Tumors of the Spleen

Tumours of the Spleen
Tumors of the Spleen
By Dr. Lee Ser Yee
The spleen is part of the body’s lymphatic and immune system. One of the spleen’s main jobs is to filter blood. It regulates the red blood cells, platelets and breaks down and remove cells that are abnormal, old, or damaged. The spleen also stores red blood cells, platelets, and infection-fighting white blood cells.

The spleen plays an important role in the immune system response. When it detects bacteria, viruses, or other germs in your blood, it produces white blood cells(lymphocytes) to fight off these infections.

The spleen sits in the upper left part of the abdomen, behind your left ribcage, above and behind the stomach. This fist-size and shaped organ can become significantly larger when a person is sick or injured.

Tumours of the spleen are very rare and occasionally detected during a scan for other reasons. Cells within the spleen can become cancer, grow as benign tumours and rarely, cancer from elsewhere can spread and deposit in the spleen as secondary cancers.

Primary cancers of the spleen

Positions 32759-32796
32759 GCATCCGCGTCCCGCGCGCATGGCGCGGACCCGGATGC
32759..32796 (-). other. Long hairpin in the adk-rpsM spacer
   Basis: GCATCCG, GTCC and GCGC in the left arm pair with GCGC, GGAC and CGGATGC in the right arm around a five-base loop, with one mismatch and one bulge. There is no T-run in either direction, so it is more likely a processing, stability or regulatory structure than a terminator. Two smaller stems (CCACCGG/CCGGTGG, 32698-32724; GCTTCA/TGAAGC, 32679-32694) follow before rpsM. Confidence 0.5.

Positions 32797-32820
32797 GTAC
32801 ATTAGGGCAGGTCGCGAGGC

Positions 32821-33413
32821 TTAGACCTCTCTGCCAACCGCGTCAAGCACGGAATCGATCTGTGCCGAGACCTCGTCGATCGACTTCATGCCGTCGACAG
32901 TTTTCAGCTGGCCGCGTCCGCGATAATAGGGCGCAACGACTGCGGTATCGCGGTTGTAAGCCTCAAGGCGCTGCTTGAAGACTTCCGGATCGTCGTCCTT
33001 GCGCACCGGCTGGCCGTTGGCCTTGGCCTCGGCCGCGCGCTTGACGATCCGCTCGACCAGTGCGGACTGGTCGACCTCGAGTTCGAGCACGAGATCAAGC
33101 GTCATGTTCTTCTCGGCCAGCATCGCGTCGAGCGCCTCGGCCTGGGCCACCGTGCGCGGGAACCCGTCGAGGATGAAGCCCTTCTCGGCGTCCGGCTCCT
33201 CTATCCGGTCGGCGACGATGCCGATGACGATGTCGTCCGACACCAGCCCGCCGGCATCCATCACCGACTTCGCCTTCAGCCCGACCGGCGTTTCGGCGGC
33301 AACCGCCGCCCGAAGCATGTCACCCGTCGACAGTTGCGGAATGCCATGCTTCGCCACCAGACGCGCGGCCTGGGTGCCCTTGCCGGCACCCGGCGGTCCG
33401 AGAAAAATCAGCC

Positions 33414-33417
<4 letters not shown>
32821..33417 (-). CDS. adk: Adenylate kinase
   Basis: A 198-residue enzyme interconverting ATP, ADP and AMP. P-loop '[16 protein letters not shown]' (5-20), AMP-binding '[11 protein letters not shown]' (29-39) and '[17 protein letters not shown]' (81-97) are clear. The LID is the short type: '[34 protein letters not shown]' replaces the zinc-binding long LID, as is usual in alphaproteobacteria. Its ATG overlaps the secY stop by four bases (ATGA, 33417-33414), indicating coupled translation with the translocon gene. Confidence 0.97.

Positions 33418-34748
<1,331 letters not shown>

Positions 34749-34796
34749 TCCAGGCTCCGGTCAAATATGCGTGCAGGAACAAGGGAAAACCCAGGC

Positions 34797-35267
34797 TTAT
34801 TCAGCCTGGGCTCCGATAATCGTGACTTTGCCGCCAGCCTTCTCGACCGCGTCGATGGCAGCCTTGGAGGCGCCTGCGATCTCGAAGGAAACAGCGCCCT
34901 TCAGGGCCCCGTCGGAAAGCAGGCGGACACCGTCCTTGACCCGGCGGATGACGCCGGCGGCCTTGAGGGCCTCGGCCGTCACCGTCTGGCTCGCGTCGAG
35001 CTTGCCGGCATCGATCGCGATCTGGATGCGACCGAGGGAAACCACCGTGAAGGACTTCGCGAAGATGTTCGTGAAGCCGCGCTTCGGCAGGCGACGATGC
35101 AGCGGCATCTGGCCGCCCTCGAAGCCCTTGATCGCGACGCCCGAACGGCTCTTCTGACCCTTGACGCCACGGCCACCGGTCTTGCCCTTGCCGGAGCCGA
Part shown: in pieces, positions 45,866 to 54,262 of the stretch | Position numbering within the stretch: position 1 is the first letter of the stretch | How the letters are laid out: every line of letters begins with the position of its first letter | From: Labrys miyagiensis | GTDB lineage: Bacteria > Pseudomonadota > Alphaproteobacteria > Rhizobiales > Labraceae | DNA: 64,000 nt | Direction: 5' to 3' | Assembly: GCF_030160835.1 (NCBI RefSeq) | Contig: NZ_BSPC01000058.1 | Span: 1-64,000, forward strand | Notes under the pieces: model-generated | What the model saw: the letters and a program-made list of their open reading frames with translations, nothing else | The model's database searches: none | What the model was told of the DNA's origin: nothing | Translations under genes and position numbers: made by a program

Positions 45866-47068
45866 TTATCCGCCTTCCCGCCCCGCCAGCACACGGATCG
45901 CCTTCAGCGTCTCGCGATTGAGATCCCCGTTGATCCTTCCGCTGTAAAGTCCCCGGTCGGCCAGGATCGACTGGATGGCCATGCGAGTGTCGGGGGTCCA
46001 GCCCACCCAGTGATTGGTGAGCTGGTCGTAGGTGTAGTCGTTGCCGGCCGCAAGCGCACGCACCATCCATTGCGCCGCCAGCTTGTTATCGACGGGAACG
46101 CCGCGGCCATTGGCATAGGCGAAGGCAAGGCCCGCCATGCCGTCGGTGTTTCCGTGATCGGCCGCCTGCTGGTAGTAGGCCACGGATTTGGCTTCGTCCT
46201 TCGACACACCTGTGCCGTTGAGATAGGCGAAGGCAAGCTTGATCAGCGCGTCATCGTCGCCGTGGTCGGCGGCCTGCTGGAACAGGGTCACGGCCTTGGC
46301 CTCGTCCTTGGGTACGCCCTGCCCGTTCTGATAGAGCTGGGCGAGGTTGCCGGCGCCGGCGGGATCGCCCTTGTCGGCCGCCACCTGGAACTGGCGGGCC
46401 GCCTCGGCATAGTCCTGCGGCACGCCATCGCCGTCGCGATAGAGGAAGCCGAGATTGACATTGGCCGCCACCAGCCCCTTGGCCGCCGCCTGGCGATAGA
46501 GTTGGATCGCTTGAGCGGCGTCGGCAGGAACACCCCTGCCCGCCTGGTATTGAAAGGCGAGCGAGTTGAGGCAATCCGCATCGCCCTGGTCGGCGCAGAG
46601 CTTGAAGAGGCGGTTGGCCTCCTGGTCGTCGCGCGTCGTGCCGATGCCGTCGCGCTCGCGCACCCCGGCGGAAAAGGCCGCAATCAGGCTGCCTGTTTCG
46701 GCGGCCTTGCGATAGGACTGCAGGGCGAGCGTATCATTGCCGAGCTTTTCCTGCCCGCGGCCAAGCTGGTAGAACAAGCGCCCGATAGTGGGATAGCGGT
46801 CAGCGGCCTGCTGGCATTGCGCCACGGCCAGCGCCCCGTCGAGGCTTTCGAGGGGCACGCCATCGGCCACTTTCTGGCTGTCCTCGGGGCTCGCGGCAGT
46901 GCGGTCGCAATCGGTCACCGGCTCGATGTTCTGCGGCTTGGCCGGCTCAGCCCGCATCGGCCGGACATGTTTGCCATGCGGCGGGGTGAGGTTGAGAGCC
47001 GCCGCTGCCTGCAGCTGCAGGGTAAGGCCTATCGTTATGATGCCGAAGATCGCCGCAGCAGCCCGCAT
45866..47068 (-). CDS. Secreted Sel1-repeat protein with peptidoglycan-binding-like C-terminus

• Lymphoma
  • Angiosarcoma

Benign tumours of the spleen

  • Hemangioma
  • Lymphangioma
  • Hamartoma
  • Inflammatory pseudotumor
  • Splenic cyst

Secondary cancers to the spleen

  • Melanoma
  • Breast cancer & Ovarian cancer
  • Lung cancer
  • Colon & stomach cancer
  • Pancreas cancer
Dr Lee Ser Yee
Dr Lee Ser Yee
Senior Consultant Hepatopancreatobiliary Surgeon

MBBS, MMed (Surgery), MSc, FAMS, FRCSEd

Prior to private practice, liver surgeon Dr Lee Ser Yee was a founding member and Senior Consultant at the Department of Hepatopancreatobiliary (HPB) and Transplant Surgery at Singapore General Hospital (SGH). He served as the Director of the Laparoscopic programme and the Director of the Surgical Skills Training Program and the SingHealth Surgical Skills Centre.

He started his medical training at the National University of Singapore in 1996 and completed his training in General Surgery, HPB surgery and Liver Transplantation at SGH and National Cancer Centre, Singapore.

He also completed dual USA-fellowships in Advanced Laparoscopic HPB surgery and Liver Transplantation under Professor Daniel Cherqui at the New York Presbyterian Hospital-Weill Cornell Medical Center and a Complex Surgical Oncology clinical fellowship at Memorial Sloan Kettering Cancer Center in New York.

Doctor Lee Ser Yee